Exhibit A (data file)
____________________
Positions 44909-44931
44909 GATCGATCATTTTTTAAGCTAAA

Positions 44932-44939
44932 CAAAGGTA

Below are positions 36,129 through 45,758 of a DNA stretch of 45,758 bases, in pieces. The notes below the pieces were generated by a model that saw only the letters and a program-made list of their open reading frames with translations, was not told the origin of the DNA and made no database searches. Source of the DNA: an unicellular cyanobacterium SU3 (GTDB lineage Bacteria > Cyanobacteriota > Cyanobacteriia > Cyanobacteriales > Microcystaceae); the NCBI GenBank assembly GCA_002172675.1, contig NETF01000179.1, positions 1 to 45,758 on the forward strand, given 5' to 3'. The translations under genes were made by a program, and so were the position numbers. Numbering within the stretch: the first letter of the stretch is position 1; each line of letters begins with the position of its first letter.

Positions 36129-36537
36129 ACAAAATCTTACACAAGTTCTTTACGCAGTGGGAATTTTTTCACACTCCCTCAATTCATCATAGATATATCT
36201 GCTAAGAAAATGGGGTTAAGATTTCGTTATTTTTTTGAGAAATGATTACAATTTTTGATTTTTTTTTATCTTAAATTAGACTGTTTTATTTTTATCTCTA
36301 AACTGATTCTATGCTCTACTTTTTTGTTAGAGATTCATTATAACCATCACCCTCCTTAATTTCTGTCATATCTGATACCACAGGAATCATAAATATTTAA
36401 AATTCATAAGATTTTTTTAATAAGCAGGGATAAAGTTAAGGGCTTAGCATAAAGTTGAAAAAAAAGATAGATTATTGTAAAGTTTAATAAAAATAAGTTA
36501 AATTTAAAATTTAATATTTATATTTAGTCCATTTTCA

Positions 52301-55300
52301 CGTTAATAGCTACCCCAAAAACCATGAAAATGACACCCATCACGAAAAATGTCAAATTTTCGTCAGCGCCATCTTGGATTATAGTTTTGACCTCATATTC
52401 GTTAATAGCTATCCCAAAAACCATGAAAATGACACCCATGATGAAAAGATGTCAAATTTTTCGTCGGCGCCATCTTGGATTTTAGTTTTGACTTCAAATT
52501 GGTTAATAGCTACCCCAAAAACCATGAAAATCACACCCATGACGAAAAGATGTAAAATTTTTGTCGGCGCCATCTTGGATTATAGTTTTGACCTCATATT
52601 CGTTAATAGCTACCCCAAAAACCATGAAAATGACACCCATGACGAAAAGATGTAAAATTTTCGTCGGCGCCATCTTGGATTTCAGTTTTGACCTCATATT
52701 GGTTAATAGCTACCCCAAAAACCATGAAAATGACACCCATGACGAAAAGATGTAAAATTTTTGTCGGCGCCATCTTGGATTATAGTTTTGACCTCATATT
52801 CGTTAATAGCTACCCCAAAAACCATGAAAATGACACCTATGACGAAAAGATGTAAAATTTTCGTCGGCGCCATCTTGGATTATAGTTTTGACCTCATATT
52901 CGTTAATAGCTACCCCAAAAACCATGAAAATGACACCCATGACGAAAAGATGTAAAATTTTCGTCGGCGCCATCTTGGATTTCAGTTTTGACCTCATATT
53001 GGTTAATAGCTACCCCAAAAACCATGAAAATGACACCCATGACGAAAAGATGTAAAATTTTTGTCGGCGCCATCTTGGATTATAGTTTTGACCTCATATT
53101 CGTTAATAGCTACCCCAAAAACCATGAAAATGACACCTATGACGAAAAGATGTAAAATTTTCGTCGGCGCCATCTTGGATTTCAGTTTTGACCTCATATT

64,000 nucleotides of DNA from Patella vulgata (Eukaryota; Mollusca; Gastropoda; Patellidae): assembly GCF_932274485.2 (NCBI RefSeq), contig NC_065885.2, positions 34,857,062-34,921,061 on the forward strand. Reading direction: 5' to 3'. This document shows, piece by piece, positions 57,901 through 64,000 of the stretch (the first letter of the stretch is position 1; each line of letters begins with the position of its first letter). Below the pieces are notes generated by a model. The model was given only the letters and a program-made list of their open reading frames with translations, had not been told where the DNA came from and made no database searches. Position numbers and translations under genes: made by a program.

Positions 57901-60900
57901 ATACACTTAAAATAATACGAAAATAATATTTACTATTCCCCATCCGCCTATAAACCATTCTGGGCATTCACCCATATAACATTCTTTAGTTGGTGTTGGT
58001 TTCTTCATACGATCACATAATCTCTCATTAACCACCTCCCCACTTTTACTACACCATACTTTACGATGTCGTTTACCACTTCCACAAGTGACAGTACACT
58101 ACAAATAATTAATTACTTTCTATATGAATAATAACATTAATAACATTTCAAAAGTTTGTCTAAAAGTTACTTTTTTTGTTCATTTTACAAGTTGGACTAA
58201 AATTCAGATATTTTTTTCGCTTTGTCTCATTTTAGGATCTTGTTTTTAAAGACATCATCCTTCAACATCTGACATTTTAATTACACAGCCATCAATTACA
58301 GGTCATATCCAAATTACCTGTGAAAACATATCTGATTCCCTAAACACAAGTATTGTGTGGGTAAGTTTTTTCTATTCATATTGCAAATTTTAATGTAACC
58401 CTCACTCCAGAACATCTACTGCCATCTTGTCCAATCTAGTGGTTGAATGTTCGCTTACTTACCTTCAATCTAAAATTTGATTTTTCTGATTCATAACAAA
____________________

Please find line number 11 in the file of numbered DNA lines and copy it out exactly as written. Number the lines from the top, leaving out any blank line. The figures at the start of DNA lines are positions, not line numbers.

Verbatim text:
36501 AATTTAAAATTTAATATTTATATTTAGTCCATTTTCA